1660 L Street, NW, Ste 800
Washington DC 20036-5646
Top Officer:Kinsey M. Robinson, International President
If you like working outdoors, with your hands, in a team environment, then you’ll welcome the challenge of work as a roofer and waterproofer. Your days can mean hard work, often at heights, but you’ll take great pride when you see the product of your skill and craftsmanship and that of your co-workers. Every roofing job is different. Every job is a new location. And this job is never boring.
What Do Roofers Do?
- Apply hot built-up roofing
- Apply single-ply roofing
- Install shingle, tile and slate roofs
- Waterproof foundations and plazas
- Line ponds and tanks
What is a Roofer Apprenticeship Program?
Apprenticeship programs sponsored jointly by labor and management on the local union level supply employers with the highly skilled workers who apply the quality roofing and waterproofing systems that keep America’s buildings dry. Apprentices learn their craft by training on the job under proper supervision and by studying technical subjects related to the roofing trade.
Once apprentices have learned the practical and technical aspects of the work, they graduate to journeyman status. Roofing apprenticeship programs generally run for three years.
How Much Will I Earn?
You earn while you learn the trade. Union journeymen Roofers and Waterproofers earn wages and fringe benefits that are negotiated on their behalf by the union through collective bargaining with signatory contractors. Some apprenticeship programs partner with community colleges to offer college credit for apprenticeship classes.
Wages vary according to the geographic location of the local union. The average starting wage for 1st year apprentices is 40 – 50% of the Journeyman’s wage rate plus fringe benefits. Your earnings are adjusted annually to reflect your advancing skills and increasing knowledge of the trade.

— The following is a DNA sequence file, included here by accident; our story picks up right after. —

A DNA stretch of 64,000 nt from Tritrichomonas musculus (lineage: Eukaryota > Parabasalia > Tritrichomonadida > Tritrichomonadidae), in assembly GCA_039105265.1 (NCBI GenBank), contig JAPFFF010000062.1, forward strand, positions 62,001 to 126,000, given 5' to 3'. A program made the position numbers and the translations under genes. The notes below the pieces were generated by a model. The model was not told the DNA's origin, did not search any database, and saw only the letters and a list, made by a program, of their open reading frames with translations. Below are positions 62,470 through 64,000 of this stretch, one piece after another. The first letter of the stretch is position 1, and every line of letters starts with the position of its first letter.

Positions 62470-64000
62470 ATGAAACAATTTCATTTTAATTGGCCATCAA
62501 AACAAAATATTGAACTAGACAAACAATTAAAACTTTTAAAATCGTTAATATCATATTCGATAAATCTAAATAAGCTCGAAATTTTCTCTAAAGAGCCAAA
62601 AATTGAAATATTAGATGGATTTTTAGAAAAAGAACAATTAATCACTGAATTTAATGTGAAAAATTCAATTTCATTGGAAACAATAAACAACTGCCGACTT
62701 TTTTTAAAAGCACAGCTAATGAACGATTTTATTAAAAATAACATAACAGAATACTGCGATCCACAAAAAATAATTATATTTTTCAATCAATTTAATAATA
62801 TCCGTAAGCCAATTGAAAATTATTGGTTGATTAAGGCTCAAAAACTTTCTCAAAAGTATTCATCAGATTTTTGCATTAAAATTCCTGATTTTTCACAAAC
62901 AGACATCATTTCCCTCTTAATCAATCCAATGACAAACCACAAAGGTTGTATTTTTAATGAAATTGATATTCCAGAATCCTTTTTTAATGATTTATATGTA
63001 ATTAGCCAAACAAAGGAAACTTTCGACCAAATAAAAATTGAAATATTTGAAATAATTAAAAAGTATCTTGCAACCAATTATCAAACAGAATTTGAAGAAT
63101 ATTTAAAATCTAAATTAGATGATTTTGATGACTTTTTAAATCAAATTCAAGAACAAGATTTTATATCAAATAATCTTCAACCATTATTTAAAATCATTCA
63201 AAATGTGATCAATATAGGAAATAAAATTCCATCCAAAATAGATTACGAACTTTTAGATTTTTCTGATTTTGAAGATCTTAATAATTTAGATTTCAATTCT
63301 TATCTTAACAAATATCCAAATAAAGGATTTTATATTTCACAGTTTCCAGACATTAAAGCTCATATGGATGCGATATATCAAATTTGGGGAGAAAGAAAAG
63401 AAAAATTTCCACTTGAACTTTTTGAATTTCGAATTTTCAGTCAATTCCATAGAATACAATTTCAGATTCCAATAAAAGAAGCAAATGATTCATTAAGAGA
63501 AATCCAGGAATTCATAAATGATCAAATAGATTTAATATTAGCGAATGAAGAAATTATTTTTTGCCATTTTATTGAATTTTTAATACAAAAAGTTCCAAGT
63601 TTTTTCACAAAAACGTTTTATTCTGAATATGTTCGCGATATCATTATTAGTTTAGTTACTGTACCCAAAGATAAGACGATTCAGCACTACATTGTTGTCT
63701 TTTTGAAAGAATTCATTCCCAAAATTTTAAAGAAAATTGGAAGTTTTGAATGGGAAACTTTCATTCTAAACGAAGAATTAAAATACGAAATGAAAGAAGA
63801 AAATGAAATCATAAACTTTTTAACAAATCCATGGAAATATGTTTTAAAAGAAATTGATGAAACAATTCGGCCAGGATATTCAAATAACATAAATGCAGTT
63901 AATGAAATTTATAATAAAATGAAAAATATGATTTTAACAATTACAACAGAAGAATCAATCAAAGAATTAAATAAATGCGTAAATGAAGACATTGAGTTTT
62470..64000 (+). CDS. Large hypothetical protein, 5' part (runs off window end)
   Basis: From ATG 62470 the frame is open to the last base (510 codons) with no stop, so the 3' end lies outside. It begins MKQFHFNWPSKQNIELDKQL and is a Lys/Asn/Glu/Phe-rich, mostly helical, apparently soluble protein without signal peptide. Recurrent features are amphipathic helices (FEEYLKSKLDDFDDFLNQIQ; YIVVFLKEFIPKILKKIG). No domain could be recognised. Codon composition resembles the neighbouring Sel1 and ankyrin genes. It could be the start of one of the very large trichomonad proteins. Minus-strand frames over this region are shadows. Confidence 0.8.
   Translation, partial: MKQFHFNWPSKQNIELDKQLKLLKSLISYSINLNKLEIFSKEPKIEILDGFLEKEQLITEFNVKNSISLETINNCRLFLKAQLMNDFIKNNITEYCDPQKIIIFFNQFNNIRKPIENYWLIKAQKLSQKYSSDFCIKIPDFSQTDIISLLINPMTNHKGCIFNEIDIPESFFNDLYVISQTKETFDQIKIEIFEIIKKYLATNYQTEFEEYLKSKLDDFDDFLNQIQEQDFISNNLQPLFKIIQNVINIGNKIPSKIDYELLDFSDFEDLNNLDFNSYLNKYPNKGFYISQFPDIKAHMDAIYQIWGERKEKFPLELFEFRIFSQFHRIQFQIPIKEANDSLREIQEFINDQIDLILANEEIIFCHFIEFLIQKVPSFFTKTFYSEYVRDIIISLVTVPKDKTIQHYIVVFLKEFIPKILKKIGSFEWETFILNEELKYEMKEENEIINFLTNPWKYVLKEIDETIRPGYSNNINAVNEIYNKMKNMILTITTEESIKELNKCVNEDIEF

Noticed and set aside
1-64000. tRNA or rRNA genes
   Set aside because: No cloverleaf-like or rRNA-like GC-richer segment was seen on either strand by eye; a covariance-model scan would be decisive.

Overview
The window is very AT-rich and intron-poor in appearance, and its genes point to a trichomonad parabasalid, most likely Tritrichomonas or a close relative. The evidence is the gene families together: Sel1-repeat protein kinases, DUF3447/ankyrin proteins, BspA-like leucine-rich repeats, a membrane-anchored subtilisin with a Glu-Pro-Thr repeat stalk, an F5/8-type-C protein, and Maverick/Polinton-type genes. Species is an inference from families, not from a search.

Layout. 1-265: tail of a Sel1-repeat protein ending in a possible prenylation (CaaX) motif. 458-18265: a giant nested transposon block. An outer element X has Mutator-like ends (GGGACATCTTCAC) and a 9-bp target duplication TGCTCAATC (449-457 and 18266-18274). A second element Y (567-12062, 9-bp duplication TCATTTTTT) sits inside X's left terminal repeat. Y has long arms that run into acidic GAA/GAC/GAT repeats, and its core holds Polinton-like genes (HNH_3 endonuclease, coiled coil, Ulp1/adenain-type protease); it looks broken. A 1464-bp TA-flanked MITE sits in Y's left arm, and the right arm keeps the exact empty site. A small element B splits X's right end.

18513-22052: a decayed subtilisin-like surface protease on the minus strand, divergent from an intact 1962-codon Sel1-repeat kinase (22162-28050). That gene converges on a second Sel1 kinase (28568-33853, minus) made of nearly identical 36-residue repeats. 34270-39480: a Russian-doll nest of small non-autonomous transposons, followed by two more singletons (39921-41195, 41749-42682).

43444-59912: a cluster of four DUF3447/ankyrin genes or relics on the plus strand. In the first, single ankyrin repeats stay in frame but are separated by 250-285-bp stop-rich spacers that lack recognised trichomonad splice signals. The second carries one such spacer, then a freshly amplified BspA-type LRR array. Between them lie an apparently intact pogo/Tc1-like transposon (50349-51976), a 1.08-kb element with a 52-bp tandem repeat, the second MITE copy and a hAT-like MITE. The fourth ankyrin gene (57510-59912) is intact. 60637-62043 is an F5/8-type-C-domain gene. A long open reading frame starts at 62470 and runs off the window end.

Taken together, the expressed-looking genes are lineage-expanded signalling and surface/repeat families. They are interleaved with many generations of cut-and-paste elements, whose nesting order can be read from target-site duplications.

What Type Of Work Will I Do?
Union journeymen Roofers and Waterproofers work on a variety of types of buildings; protecting those facilities against water intrusion and ultimate damage to the structure and its contents. Roofing in the commercial and industrial sector is generally of the built-up type or the single-ply category. In built-up roofing, layers or piles of felt are set in hot bitumen over insulation boards to form a waterproof membrane. An aggregate may be imbedded in a final bitumen coat to protect the membrane from ultraviolet radiation of the sun and other environmental hazards.
Single-ply roofing encompasses all of the newer plastic, polyvinylchloride (PVC), rubber (EPDM) and other elasto-plastic type membranes that have their seams welded by solvent or hot air or glued with contact adhesive to form a monolithic waterproofing membrane. These systems may have a stone or rock or paver block ballast installed over them or they may be partially or totally adhered to the substrate. These systems are also installed over roof insulation boards.
A separate category of roofing is the modified bitumen system that may be applied with hot bitumen or torched-on with high intensity propane burners.
Another area of roofing is the residential type; although these applications can also be done in the commercial and industrial sector as well. They include composition shingles, slate, tile and metal rods.
Waterproofing is a specialty aspect of the roofing trade but is no less important than a roof in protecting a building against moisture intrusion. Waterproofing can be below grade, which is usually foundation work. It can also be done on plaza decks, parking garage floors and other sections of a building where water or moisture protection is crucial. Materials used in waterproofing are generally of the same type used in roofing, although there are many specialty application materials that may be specified for this type of work.